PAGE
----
- The Silicon Valley venture capital firm just announced a new $2.2 billion cryptocurrency-focused fund.
- "We believe that the next wave of computing innovation will be driven by crypto," Andreessen Horowitz partners Katie Haun and Chris Dixon said.
- Andreessen's first crypto-focused fund was launched three years ago, during the last bear market now known as "crypto winter."
Andreessen Horowitz is launching a multibillion-dollar fund to invest in a volatile ecosystem it's betting will be as influential as the internet.
The Silicon Valley venture capital firm, founded by Marc Andreessen and Ben Horowitz, announced its new $2.2 billion cryptocurrency-focused fund on Thursday. It plans to deploy that capital across blockchain and digital asset start-ups.
"The size of this fund speaks to the size of the opportunity before us: crypto is not only the future of finance but, as with the internet in the early days, is poised to transform all aspects of our lives," Katie Haun and Chris Dixon, partners who run Andreessen's cryptocurrency group, said in a blog post.
The company's first crypto-focused fund was launched three years ago, during what's now known as "crypto winter." That year, the value of bitcoin cratered roughly 80% from the highs in 2017. The latest fund also comes at another bearish moment for bitcoin.
The world's original cryptocurrency has lost roughly half its value since the high near $60,000 in April. This week alone, it's on track for a 20% loss. Haun and Dixon noted the asset class's volatility, and said "prices may fluctuate but innovation continues to increase through each cycle."
"We believe that the next wave of computing innovation will be driven by crypto," the partners wrote, adding that they're "radically optimistic about crypto's potential."
The firm is known for early bets on companies like Facebook, Instagram, Lyft and Pinterest. Andreessen Horowitz made its first move into the digital asset space through Coinbase in 2013. Coinbase went public via a direct listing this year, and is down roughly 50% from its listing day high.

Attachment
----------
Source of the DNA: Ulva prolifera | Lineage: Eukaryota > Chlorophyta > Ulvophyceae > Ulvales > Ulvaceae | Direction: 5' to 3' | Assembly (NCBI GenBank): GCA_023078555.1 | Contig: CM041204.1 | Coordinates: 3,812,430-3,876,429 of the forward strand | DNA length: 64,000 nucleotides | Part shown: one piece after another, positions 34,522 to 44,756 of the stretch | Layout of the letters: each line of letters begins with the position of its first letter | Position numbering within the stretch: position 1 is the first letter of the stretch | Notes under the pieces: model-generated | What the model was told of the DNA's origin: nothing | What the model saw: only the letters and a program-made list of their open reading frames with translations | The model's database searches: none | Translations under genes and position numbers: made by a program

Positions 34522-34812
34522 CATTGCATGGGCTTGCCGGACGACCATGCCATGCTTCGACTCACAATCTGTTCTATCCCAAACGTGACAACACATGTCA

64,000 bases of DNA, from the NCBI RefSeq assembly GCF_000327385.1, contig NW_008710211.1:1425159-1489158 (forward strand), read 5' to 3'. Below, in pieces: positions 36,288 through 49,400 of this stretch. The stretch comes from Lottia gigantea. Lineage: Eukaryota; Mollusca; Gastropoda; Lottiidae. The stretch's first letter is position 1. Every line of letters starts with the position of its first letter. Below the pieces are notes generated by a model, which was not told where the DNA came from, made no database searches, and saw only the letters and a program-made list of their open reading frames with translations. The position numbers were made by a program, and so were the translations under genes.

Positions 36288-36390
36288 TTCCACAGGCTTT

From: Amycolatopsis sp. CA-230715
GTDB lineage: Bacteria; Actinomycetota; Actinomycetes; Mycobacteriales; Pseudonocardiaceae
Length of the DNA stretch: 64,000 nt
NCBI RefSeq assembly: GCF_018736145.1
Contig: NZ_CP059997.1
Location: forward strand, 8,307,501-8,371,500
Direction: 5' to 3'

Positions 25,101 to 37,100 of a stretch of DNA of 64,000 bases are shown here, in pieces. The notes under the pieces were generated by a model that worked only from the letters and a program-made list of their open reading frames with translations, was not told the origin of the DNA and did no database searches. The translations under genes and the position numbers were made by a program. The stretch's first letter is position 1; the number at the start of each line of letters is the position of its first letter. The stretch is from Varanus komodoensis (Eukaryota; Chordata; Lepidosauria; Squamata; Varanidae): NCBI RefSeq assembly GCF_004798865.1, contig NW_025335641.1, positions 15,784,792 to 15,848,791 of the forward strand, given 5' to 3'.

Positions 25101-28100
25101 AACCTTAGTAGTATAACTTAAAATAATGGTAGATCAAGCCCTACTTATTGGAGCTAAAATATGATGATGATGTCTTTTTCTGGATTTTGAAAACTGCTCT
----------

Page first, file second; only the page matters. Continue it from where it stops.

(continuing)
Andreessen Horowitz is also an early investor in Facebook-backed digital currency project libra, now known as diem, which has gone through a series of rebranding and faced opposition from global regulators.
The firm has stakes in companies like OpeanSea and Dapper Labs, powering the recent NFT boom and said it plans to focus on "decentralized finance." Also known as "defi," the term used to describe traditional finance applications, like lending or banking, built on the same technology that underlies bitcoin. The firm said it plans to hold these crypto investments for a decade or more.
These digital asset investments are being driven by partners Haun, a former Justice Department prosecutor, and Dixon, who founded and ran two start-ups before joining Andreessen Horowitz. Haun helped launch the Justice Department's first government task force for crypto and worked on the first high-profile cryptocurrency-related case, Silk Road.
Andreessen Horowitz also announced a wave of new hires for the fund, including former Securities and Exchange Director Bill Hinman, who will join the firm as an advisory partner. Rachael Horwitz, who led communications at Twitter, Google and Facebook, joined as an operating partner.